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Friday, August 06, 2004

Free virus protection?

Many families have this question: Must we pay a yearly subscription for decent protection from viruses, worms, etc.? The basic answer from New York Times tech guy J.D. Biersdorfer seems to be, "you get what you pay for." He names some free anti-virus programs, but this is key: "You may find better technical support and a wider array of features in some of the antivirus programs designed specifically for home users."

Disney PC for kids

The "Disney Dream Desk PC" will cost $599 (plus $299 more for the monitor) and be available at CompUSA stores and Disney's Web site starting September 11, the Associated Press reports. Web and email filtering from a company called ContentProtect will be bundled with it, along with software that "allows users to combine their own video clips with Disney characters and sound effects and create drawings using a built-in digital pen." Of course the Windows PC (made by a private label company in Germany called Medion AG) will also play Disney CDs and DVDs and will combine. Soon there will also be a Disney digital camera and camcorder, according to the AP.

Thursday, August 05, 2004

Spam: How some people cope

Some have given up on filters because, with them, they lose important messages. Others have just about given up on email altogether. But some depend on it too much and simply can't do without the technology, spam or no, the New York Times reports. My friend Jean, who's quoted in the piece, is in that last group, because - as Net-mom - she answers a lot of people's questions about the Net. And Jean's quite happy with the new Bayesian filtering used by the latest versions of Eudora email software. Good filtering just takes a bit of work. Jean gets about 900 junk emails/spams a day, and she's grateful Eudora filters the bulk of it out, but she still has to go through the junk folder every few days to make sure she doesn't trash anything important. A key point is that she's in control - she sets the level of restrictiveness and can check Eudora's work. Some ISPs do the filtering for you without showing what's been blocked, so you can miss legitimate mail without ever knowing it. I can't really imagine life without email - as the Times puts it, spam is the bathwater; email's the baby. It really helps to hear how people are dealing with the bathwater.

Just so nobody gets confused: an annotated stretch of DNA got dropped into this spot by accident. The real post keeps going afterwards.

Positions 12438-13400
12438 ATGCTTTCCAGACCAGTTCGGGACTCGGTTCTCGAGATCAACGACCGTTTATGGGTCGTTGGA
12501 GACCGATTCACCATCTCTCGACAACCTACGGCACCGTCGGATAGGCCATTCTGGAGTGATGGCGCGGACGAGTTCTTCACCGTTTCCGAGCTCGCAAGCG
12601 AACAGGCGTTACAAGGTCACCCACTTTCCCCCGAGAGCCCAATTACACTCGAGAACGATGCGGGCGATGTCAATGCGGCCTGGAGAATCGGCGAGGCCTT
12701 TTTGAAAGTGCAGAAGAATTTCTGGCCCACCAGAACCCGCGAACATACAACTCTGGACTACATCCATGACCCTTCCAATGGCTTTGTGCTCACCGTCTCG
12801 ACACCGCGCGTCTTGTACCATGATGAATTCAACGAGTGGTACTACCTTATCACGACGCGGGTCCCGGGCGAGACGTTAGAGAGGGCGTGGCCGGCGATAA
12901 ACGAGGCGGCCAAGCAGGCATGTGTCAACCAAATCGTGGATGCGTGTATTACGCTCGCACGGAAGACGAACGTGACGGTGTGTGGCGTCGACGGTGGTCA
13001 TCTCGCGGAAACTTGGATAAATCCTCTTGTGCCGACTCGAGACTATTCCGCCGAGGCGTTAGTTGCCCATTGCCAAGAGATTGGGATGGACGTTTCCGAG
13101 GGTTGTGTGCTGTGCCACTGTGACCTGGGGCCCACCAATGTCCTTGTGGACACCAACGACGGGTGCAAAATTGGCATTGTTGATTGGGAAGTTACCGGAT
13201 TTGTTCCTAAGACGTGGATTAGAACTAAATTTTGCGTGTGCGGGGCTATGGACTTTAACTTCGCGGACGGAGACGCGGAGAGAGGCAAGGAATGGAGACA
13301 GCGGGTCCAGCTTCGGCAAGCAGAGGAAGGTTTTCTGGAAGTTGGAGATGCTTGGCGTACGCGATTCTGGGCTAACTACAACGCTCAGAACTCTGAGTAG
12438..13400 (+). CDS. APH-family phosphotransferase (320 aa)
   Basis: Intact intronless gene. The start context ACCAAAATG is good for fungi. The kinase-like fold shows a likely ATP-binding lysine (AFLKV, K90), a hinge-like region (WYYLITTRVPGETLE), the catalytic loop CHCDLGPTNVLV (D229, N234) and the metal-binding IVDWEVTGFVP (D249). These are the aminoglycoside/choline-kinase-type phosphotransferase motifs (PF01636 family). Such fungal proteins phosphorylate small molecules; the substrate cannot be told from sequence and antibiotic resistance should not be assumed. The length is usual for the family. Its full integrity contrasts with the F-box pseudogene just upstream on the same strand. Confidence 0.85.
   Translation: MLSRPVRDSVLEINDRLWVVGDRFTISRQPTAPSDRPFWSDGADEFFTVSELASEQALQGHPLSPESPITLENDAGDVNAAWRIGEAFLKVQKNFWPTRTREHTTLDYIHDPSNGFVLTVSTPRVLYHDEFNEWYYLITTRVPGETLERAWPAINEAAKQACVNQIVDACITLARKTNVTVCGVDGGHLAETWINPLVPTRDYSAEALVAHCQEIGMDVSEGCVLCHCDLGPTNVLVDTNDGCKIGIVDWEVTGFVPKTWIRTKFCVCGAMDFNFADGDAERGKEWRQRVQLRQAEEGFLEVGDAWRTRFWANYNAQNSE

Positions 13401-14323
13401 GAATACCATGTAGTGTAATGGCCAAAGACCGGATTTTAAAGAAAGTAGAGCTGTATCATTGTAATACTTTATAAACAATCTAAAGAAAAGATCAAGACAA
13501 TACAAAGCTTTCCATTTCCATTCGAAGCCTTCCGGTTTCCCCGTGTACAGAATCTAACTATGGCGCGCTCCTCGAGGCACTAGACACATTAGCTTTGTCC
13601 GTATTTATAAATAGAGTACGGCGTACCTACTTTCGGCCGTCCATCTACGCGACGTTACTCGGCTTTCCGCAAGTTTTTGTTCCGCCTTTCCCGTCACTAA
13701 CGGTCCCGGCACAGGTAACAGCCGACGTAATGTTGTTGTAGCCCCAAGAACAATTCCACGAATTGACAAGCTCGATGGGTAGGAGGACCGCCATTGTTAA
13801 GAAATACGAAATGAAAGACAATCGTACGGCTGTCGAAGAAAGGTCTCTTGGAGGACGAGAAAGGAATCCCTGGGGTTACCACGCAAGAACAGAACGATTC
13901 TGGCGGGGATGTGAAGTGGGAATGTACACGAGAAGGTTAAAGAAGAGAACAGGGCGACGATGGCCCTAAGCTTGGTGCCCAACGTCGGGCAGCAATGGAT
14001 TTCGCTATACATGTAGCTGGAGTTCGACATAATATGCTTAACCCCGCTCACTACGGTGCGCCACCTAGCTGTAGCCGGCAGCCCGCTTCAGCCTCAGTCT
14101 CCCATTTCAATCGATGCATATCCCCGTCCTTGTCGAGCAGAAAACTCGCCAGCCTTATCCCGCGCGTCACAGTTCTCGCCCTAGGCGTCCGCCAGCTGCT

Incidentally, here's a step in the right direction: The giant pharmaceutical Pfizer is taking action against publishers of spam about Viagra, the BBC reports.

Wednesday, August 04, 2004

Kids swap files, parents sued

The reaction of this mom and dad - Sandy and Richard Nauman of Des Moines, Iowa - to an RIAA lawsuit is far from unusual, we suspect. Sandy said she and her husband had no idea how to download music from the Internet. But, according to the Associated Press, their 15- and 18-year-old kids certainly do. The Naumans are among "a group of
90 named defendants from across the country sued [in federal court] late last month in the latest round of [some 3,500] lawsuits" the RIAA has filed against what it calls music pirates. The settlement could cost the Naumans "up to $4,000," the AP reports. the RIAA says they have downloaded more than 1,000 songs on free file-sharing services (such as eDonkey, Kazaa, or BitTorrent).

Online suicide 'advice'